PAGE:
10. The console battle continues with only Sony vs. Microsoft - Nintendo just doesn’t get it. They never understood multiplayer outside of people sitting in the same room. Their attempts at online gaming were pathetic and the Wii Mini is another example of this. They shipped a console with Mario Kart (which requires internet for multiplayer) yet the console itself does NOT have internet capabilities. Not only does this prevent people from playing the game online it also stops them from spending money in the Nintendo Store. Mario is headed for Xbox and/or Sony consoles in the near future.
  11. Air Drones - From everything to Amazon Prime Air to UBER delivering on-demand roses on Valentine’s Day. I can’t wait to see how this plays out with various shipping companies and even Netflix distribution centers. 
  12. Even faster Wi-Fi - I bought a RT-N66U router in 2013, which has 802.11N. I loved the speed increase as we have so many devices in our home. I saw a couple of 802.11AC routers, but I kept thinking that I’ll just wait until they are more mainstream and more hardware supports it. Good thing I waited as now we have 802.11AD routers coming in Feb 2014. To infinity and beyond! 
  13. Paper What? - I recently went to K-Mart and the cashier asked me if I wanted an eReceipt instead of a paper one. Being as I don’t go to K-Mart very often, my first thought was “What?” We’ve seen the transformation over the years and the bottom line is that paper is dying. I’d much prefer to buy an electronic book/magazine/newspaper than a physical one. Mainly for the simple fact that I can bring it with me everywhere I go without lugging 20 pounds of paper around. We are seeing this more and more with not only the items I mentioned earlier but boarding passes, electronic signature like DocuSign and electronic credit card statements. This will be even more relevant in 2014.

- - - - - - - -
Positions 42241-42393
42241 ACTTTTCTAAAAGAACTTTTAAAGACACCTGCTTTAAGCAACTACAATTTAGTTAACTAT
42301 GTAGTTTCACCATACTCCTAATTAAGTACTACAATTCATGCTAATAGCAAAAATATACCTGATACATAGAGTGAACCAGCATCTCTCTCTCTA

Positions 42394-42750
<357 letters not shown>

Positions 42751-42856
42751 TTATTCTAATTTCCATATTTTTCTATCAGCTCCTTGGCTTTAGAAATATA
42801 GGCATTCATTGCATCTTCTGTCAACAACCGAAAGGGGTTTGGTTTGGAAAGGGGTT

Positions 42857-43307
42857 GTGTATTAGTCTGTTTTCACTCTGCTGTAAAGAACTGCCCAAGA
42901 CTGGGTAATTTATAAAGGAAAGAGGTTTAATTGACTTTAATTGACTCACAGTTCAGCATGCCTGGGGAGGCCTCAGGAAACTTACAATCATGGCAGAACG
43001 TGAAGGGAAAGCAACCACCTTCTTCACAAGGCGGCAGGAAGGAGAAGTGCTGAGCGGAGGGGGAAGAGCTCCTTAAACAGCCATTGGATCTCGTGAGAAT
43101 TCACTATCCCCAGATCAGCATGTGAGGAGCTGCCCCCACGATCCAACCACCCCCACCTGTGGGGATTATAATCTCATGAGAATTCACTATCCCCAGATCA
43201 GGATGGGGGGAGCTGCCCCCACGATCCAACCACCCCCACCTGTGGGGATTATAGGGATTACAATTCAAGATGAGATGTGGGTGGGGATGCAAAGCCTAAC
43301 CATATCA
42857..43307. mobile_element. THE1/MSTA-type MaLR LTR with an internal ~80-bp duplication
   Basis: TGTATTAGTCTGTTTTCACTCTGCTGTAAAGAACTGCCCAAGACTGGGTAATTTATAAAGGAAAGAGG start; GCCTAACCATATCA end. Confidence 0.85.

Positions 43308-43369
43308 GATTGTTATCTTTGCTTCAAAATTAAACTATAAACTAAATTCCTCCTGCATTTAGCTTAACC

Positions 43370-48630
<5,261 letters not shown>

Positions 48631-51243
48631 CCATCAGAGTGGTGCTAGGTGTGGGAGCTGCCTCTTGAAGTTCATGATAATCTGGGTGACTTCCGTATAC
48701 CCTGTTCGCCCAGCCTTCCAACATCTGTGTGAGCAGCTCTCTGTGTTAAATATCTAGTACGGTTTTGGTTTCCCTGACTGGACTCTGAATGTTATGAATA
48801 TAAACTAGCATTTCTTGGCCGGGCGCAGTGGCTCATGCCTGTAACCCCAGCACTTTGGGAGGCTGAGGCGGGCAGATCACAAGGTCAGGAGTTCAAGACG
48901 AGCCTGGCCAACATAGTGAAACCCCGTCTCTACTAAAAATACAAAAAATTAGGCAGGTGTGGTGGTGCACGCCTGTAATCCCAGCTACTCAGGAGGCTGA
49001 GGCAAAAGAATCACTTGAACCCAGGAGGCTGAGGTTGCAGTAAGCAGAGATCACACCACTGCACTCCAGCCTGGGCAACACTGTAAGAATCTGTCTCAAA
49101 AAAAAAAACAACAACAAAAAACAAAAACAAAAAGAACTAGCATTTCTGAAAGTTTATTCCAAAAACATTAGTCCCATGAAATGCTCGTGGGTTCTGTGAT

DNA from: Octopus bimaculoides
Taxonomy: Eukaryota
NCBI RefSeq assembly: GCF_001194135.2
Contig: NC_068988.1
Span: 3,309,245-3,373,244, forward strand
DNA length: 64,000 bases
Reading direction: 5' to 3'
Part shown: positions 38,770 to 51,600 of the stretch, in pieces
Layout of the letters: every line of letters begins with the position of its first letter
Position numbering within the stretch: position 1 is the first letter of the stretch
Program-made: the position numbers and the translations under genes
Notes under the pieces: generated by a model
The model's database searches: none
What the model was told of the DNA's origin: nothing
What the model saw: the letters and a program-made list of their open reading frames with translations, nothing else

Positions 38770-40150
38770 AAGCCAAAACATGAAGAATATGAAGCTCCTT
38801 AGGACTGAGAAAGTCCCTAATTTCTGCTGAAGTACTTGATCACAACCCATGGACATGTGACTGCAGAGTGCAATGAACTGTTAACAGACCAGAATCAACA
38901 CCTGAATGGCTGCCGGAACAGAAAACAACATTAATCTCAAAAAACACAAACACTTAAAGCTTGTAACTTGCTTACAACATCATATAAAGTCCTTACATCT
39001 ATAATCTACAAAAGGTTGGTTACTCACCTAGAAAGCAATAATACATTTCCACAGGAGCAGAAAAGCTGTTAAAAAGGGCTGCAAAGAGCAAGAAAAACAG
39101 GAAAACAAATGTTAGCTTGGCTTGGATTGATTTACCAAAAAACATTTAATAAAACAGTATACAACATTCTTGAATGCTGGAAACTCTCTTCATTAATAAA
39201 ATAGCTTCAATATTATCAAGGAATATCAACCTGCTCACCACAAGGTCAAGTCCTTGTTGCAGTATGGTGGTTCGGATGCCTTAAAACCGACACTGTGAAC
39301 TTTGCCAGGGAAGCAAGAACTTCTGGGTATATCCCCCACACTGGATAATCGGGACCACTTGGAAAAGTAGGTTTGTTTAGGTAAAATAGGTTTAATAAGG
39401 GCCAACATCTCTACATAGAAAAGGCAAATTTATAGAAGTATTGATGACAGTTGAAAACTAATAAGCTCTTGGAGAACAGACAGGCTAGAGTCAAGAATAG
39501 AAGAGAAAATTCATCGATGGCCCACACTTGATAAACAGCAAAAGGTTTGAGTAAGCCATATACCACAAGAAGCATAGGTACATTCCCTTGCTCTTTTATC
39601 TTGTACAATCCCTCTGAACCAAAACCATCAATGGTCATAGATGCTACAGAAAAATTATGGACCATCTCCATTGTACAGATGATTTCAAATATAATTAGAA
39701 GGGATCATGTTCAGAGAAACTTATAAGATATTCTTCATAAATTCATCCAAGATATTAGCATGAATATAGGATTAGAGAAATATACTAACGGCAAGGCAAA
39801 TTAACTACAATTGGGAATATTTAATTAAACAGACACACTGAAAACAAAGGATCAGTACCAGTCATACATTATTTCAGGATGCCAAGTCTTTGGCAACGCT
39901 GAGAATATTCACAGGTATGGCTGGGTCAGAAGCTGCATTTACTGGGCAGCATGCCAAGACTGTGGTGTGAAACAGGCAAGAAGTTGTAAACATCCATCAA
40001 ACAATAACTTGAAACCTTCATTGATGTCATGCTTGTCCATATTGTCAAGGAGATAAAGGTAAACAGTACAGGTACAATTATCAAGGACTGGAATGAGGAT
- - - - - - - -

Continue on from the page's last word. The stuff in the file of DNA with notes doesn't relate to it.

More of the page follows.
Wrap-up

As I wrap-up this post, I’d like to throw in some personal advice about 2014: "Life begins where your comfort zone ends.” Push yourself forward in 2014, both professionally and personally. Don’t feel guilty about buying a book or gadget that you can grow with as a developer If you have wrote in one language all of your career, pick up another one and write a simple app. On the flip side, remember that life doesn’t revolve around code. Find the proper work/life balance and put family first. Put down the laptop and spend it with someone you love or pick up a new hobby. Life is too short to not enjoy the small things every single day.

Published at DZone with permission of Michael Crump, author and DZone MVB. (source)

(Note: Opinions expressed in this article and its replies are the opinions of their respective authors and not those of DZone, Inc.)

Comments

Greg Brown replied on Wed, 2014/01/15 - 1:58pm

"Having  the mindset that the best and brightest people ALL live in a certain location is absolutely absurd"

It's not about talent - it's about productivity. You just don't get as much done when your team is too widely distributed.

"Resumes and degrees become less important...Now it is  all about what you have actually done"

Um, isn't that what you put on your resume? You know, things you have actually done?

 

Michael Crump replied on Wed, 2014/01/15 - 2:26pm

@Greg: Being a remote worker myself for the past several years, I can assure you that we get as much work done as those that go into an office everyday. I'd even argue that we get more done as we are not limited by time zones or a standard set of "working hours".

Regarding your second point, resumes are typically used for listing education, certifications, awards and places you worked. Very few (that come through our office) show a project they worked on where we can inspect the code (github/codeplex). We like to see what you've actually done vs. listing I worked on project x, y and z during 2001-2003. 

Thanks for leaving a comment though and I respect your difference in opinion. 

-Michael

Greg Brown replied on Wed, 2014/01/15 - 2:58pm in response to: Michael Crump

I worked remotely myself for a number of years and have been working on-site for the past year and a half. I personally find co-location to be much more effective. It is much easier to collaborate when everyone is in the same place.

I still contend that the point of a resume is to document what you have actually done. Code samples are useful, but they are more representative of how you did something, not what you did.